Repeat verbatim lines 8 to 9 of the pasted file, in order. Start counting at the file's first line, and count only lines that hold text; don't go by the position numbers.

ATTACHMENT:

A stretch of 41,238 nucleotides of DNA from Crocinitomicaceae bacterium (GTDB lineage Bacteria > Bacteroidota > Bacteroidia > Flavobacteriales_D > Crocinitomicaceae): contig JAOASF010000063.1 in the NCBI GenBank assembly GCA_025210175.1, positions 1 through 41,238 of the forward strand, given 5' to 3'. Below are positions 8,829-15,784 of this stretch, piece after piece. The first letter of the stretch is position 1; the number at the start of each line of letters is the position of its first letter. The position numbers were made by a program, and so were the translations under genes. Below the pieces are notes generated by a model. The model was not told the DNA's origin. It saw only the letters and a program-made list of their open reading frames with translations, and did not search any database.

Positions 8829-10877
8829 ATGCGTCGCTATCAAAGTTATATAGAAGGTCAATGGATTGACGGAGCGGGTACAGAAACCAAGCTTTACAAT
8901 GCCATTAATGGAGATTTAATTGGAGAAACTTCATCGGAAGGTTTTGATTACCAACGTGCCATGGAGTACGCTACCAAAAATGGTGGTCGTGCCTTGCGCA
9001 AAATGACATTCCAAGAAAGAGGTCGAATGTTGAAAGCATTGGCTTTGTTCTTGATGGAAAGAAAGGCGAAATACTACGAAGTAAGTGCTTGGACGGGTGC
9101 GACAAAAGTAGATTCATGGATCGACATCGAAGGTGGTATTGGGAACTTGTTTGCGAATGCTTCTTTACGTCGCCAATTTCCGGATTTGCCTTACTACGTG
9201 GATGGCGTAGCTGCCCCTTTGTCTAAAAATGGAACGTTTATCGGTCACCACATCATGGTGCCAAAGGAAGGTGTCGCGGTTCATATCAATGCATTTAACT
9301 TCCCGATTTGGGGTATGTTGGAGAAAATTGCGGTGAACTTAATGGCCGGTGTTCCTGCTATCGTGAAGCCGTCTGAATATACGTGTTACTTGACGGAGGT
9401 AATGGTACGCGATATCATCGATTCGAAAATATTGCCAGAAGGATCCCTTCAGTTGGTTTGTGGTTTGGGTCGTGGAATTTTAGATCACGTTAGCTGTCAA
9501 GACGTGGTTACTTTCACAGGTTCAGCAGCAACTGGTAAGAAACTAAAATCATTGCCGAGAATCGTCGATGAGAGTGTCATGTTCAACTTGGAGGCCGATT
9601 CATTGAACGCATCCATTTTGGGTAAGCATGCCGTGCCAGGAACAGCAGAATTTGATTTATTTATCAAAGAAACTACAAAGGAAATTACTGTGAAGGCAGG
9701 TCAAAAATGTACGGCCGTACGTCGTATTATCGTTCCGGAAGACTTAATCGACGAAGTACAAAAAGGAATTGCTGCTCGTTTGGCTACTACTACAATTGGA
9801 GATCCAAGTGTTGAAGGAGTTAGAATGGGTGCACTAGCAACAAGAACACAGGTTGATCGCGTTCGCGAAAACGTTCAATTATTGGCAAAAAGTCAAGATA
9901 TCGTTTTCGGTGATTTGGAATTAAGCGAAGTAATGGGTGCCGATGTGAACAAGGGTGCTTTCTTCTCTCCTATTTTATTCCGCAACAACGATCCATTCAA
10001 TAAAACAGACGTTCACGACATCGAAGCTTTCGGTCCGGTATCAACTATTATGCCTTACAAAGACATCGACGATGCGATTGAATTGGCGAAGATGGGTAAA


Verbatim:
9301 TCCCGATTTGGGGTATGTTGGAGAAAATTGCGGTGAACTTAATGGCCGGTGTTCCTGCTATCGTGAAGCCGTCTGAATATACGTGTTACTTGACGGAGGT
9401 AATGGTACGCGATATCATCGATTCGAAAATATTGCCAGAAGGATCCCTTCAGTTGGTTTGTGGTTTGGGTCGTGGAATTTTAGATCACGTTAGCTGTCAA